Staunton, Dec. 19 – The inability of Russians to influence their own government, an inability highlighted this year by the failure of protests against Putin’s war in Ukraine to affect Moscow’s policies, means that if Russia is to become a democracy and a federation, the international community will have to intervene to help create the institutions to allow Russians to have such influence, Vadim Shtepa says.
The editor of the Tallinn-based Russian regionalist portal Region.Expert says it is a mistake to ignore how many protests there have been in Russia against the war and how much radicalization there has been; but it is also a mistake not to recognize what the failure of these protests to affect Kremlin policy means for the future (4freerussia.org/ru/kak-regiony-protestuyut-protiv-vojny-v-ukraine-i-pochemu-ih-protest-nichego-ne-menyaet/ reposted at region.expert/antiwar-protests/).
Unlike in the US during the Vietnam war or in Ukraine at the time of the EuroMaidan, in Russia, protests over the past year have not had an impact on the Kremlin, Shtepa continues. “Not a single State Duma deputy dared to oppose the start of the war in February and Putin’s decree on mobilization in September."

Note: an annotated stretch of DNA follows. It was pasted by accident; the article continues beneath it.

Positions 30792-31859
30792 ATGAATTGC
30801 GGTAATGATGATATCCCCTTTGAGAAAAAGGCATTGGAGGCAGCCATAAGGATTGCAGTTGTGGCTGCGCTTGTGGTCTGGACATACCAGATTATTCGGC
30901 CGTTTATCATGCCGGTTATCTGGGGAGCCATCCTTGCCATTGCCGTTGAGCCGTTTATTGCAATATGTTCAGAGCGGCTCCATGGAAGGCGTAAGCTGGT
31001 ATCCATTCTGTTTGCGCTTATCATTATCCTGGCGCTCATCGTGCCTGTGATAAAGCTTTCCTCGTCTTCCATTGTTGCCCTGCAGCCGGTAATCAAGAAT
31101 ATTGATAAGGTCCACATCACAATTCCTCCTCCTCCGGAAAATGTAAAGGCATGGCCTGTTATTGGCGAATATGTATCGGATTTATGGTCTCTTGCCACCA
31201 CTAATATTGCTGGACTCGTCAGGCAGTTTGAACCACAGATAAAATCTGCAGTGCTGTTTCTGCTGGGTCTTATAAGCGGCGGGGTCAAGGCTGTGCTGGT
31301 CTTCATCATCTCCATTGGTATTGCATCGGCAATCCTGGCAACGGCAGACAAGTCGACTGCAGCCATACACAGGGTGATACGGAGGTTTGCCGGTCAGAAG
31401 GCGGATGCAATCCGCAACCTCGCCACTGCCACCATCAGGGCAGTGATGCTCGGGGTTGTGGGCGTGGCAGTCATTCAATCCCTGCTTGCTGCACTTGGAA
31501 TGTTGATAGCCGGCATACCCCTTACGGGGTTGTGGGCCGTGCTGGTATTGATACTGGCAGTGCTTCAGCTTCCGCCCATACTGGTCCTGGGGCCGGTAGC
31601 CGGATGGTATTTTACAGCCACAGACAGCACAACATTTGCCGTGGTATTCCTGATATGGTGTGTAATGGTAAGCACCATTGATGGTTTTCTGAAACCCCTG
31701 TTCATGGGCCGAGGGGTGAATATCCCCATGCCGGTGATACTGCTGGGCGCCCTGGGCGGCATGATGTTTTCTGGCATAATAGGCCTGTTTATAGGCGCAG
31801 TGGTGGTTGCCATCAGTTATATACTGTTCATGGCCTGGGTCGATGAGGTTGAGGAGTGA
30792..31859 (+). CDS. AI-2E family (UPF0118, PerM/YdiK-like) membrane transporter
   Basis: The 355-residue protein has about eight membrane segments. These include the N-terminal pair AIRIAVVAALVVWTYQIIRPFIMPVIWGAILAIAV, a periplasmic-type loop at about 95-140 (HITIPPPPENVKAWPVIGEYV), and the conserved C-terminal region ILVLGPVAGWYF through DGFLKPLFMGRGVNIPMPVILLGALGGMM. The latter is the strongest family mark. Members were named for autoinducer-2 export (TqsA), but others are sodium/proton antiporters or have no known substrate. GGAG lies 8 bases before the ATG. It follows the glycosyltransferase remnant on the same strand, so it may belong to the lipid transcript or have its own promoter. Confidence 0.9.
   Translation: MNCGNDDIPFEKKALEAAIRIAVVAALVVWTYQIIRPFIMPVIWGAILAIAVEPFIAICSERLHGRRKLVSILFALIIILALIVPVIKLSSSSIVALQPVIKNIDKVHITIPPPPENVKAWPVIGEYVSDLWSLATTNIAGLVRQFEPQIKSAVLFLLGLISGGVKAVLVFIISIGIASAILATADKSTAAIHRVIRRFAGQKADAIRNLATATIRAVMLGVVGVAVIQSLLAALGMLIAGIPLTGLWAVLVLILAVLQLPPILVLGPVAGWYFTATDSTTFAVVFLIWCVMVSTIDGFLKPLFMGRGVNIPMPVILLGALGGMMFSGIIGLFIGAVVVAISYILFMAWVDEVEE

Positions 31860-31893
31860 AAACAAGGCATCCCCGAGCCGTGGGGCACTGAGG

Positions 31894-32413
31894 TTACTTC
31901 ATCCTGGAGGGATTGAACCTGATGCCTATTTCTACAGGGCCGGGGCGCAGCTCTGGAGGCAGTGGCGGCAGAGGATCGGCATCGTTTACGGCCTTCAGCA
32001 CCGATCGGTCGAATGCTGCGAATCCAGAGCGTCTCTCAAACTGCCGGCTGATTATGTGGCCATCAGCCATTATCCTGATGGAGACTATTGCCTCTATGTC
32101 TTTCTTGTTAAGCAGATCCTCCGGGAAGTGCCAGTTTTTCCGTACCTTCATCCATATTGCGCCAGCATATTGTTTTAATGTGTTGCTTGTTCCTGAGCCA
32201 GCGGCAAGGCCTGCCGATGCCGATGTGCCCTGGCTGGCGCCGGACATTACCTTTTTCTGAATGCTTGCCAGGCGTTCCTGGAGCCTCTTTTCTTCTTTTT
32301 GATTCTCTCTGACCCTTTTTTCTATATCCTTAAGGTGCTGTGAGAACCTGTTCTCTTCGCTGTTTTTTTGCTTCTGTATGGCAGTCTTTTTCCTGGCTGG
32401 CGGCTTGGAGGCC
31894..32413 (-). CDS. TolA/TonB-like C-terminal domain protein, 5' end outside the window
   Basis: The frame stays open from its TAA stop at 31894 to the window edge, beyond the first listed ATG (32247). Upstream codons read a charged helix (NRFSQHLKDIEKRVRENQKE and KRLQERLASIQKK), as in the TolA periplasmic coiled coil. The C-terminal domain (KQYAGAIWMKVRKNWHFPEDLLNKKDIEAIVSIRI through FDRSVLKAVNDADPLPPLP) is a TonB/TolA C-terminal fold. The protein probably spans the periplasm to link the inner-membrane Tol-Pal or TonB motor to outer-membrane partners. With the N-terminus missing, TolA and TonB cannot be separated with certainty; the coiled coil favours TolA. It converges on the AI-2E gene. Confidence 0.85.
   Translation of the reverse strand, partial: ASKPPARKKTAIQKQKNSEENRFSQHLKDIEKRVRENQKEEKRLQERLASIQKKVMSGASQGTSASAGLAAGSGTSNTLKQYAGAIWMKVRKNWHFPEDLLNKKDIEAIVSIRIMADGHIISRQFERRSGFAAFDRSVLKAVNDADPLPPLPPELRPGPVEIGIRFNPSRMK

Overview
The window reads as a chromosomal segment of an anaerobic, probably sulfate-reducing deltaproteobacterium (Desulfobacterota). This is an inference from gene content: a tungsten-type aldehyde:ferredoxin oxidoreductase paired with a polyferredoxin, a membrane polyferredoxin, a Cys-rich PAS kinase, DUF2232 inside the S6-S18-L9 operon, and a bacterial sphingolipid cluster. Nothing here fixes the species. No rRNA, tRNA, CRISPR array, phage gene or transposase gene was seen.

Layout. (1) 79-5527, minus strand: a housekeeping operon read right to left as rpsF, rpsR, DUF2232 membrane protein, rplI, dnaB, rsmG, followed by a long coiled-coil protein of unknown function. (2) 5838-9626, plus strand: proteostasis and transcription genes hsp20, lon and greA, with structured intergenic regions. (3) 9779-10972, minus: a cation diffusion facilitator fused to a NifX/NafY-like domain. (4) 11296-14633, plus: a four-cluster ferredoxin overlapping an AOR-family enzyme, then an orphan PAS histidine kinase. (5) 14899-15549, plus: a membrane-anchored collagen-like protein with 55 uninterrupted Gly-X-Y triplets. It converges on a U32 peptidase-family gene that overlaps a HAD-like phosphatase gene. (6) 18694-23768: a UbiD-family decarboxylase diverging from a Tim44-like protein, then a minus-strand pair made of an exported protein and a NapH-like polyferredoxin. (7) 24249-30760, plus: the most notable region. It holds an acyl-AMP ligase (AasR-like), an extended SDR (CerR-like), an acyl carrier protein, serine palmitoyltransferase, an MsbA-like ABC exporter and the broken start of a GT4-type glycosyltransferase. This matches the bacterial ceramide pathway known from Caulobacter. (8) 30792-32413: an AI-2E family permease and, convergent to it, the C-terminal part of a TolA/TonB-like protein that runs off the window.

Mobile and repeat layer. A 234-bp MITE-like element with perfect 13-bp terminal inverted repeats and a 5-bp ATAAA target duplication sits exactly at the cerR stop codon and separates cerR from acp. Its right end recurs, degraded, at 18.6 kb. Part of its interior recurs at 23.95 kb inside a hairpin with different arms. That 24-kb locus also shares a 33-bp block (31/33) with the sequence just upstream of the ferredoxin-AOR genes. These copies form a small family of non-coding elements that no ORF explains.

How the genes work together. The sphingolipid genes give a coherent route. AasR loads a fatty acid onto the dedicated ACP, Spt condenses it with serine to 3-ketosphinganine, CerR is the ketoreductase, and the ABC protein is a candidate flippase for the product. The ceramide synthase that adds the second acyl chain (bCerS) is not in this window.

"Russia’s political system is not adequate to the public interests: when massive anti-war protests took place in Moscow and St. Petersburg earlier this year, not a single deputy of the Moscow or St. Petersburg city assemblies spoke out to support them.”
It is most unfortunate, he says, that “some Western observers reproach Russians for not protesting enough against the war. But these reproaches do not take into account the political dimension of the moment. Could one imagine mass protests against the Stalin regime in Soviet Union in 1939? Or in Germany against?"
"Given complete destruction of civic institutions in Russia … any protest is doomed to be suppressed.”
Once the Putin regime is defeated and gone, Shtepa says, Russians will have the opportunity to begin again to construct a democratic and federal state. But they will need outside help. If they don’t get it or if such aid is not massive and comprehensive, then there is a great danger that a new authoritarianism will arise precisely because of the lack of institutions from which Russia now suffers.
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